How about having some childish fun sledding down on Europe’s longest sledding trail? The trail is about 15km long, but to reach the highest point you will need to walk up at least 400m of elevation gain.
Craving for some beautiful winter walk combine with an awesome sled trail I was madly in desperation to find something out of the extraordinary. And voilà, how about sledding down on Europe’s longest sledding trail of 15km? This long sledding trail, also known as The Big Pintenfritz, is in Grindelwald not far away from Bern.
Thanks to the weather god, the sun was perfectly shining on the day David has his day off work on Wednesday!
I was studying the map of the sledding trails when I realised that one need to walk quite a lot to get to the highest point of the trail, the Faulhorn.The summit is 2,681 metre high and can be reached by several trails. You can either take the bus to Bussalp and then walk the more or less the 800m of elevation gain OR take the cable car up to First and from there walk about 400m of elevation gain. With a toddler of 11 kg we decided to take the easiest option.
More information about the sledge trail in Grindelwald Here
The First Cliff walk by Tissot.
In spite of being on a Wednesday, I was surprised how much people was whooping down the ski slopes. I must say that the mountain station First is a lot quieter in summer than in winter. That said, for being crowded the ski slopes looked empty because the skiing area is so huge and there are so many choices of trails. If you are interested of skiing instead of sledding click Here for practical information.
As we have been here before we skipped the Cliff walk and walked directly towards Faulhorn!
The first hill might seem easy to you but it was not!
After a tiresome first meters up there lays a small restaurant and I am not all familiar with the ski culture, so this was first time I have noticed a “Ski parking-lot”…
Faulhorn in view…
Between First and Faulhorn there is a beautiful mountain lake Bachalpsee. Although during the summer walking from First to the lake is quite easy, doing it on the winter is not entirely easy as there are a lot of small hills up and down up and down. The hike is not a genuine 400m of elevation gain. It is more 50m up and then 50m down. Imagine pulling a heavy sled plus a toddler. Makes the hike a bit harder.
Faulhorn, 2,681 metre high. The start of the longest sledding trail of Europe.
Our initially ultimate goal was to make Mirabelle taking her nap during our hike to Faulhorn, which would take about 2.5hours. But of course, with a kid nothing is predictable so she was falling a sleep in the baby carrier in the cable car on the way up and woke up at the beginning of our hike. Sign. Now full of energy, this little girl wanted to walk in her own pace, wanting to pull the sled no matter what. The time was ticking and our chances of going to Faulhorn and sledding down on the Europe’s longest sledding trail was rather slim!
Bye bye The Big Pintenfritz! #ourbabieshappinesscomesfirst
Want to read about when Mirabelle was very fussy and “ruined” our beach vacation in Thailand? Click Here
So the title of this blog post is a bit of a click bait, but now at least you know about Europe’s longest sledding trail existence! And belive me, I am dreaming to do this hike to the Faulhorn and try the Europe’s longest sled trail. Why not take the bus to Bussalp and walk as far up as possible and sled down from wherever we might stop you might wonder? Well, for us it is more fun this way…but that is just us.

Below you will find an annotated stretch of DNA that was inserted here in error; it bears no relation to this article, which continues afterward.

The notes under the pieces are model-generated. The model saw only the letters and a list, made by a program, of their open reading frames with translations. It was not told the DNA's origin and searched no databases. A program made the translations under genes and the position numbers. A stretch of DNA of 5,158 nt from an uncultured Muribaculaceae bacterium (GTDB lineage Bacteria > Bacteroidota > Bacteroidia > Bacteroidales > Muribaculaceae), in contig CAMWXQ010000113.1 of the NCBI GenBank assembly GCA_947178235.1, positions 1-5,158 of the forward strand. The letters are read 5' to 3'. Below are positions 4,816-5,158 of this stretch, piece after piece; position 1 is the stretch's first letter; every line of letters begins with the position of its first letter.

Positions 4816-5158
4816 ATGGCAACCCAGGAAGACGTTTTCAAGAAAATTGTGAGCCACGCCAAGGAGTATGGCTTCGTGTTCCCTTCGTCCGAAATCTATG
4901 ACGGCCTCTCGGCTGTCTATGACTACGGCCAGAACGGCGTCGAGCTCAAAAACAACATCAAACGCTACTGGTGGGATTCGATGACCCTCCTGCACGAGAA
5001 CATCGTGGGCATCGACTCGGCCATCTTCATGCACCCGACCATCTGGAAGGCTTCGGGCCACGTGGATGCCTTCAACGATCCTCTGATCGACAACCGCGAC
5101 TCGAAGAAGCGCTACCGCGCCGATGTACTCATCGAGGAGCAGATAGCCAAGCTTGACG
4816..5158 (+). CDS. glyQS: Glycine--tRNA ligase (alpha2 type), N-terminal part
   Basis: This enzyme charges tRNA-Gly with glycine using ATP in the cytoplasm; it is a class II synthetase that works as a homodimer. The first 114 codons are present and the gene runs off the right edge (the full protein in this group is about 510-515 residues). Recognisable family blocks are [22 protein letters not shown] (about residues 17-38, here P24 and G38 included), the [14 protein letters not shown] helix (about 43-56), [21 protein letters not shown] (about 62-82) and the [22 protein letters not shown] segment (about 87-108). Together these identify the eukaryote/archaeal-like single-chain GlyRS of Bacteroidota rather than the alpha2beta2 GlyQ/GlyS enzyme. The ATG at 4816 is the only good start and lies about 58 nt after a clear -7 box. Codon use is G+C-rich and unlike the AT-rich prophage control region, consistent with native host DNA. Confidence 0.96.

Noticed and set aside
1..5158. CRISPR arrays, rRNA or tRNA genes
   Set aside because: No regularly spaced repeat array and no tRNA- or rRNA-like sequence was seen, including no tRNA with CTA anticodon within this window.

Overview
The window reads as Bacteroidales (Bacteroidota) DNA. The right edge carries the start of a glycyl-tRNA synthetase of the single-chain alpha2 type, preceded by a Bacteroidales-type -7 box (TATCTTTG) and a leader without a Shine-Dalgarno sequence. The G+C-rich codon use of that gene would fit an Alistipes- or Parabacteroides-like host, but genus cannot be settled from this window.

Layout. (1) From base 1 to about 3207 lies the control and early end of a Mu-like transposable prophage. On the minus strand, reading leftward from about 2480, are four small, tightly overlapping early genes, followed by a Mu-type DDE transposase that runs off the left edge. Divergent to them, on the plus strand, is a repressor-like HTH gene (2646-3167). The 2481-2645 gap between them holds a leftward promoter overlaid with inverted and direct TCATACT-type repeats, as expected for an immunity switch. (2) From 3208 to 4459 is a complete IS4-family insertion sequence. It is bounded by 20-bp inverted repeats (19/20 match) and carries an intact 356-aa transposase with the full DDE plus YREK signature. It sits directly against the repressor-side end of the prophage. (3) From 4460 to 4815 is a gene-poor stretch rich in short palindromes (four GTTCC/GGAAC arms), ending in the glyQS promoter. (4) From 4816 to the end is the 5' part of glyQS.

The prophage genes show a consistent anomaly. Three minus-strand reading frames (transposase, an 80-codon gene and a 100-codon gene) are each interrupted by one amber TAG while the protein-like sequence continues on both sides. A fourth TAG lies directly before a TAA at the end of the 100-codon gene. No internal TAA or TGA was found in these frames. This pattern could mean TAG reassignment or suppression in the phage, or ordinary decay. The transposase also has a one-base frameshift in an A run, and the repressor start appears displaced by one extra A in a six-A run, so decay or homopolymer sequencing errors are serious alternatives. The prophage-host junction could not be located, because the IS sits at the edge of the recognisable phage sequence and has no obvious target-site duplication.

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I love all the Swiss benches with a view!
Faulhorn, so close but yet so far away!
Turn right for Bachalpsee and Faulhorn or left for Bort.
We thought of walking to the Bachalpsee, and but then we changed our mind when we arrived to a trail between First and the lake. Please look at the map above, it’s the orange trail. From here you can slide down all the way to Grindelwald, but I don’t recommend it if the condition of the snow is really bad. More about it later.
So from there on, down we went! Mirabelle with her dad. There are many places to rent a sled by the cable car station in Grindelwald. David is almost 2m tall and he had this old-fashioned wooden sled and he said it was not easy to steer and at some places they sank down in the snow. Keep that in mind.
What I like with this trail is that there was almost no people in sight and the view of the mountains is spectacular! We felt like being the only person in the world. I just love that feeling!
What I like less with this trail is there was a lot of walking, is not like sledding down all the way.
Over-snowed Swiss chalets.
WARNING! When we passed by the cable car station Bort, we made the biggest mistake ever of not taking the cable car from Bort down to Grindelwald. In spite of knowing that the snow condition further down would be horrible for sledding, we went a head anyway. Bad bad choice! Mirabelle was starting to get cranky and we had to walk most of the time because the melted snow mixed with mud. I was almost crying when further down there was no snow at all and we had to carry the sleds and it was darn heavy. BUT luckily, about 100 meter further down there was a bus stop and the bus was coming in 5 minutes taking us to the down town of Grindelwald! Saved by a bus!
So we didn’t get the chance to sled down on the Europe’s longest sledding trail, The Big Pintenfritz, but we had fun and I could recommend it to anyone. Perhaps not the best sledding trail but I do promise you that you will have a beautiful view!
Incase you are interested of walking to the Bachalpsee, I can recommend it. But in winter I wonder if it worth it as the lake will be covered in snow?
Bachalpsee, June 2016
Have anyone of you ever try the Big Pintenfritz or even heard of it? Have fun guys!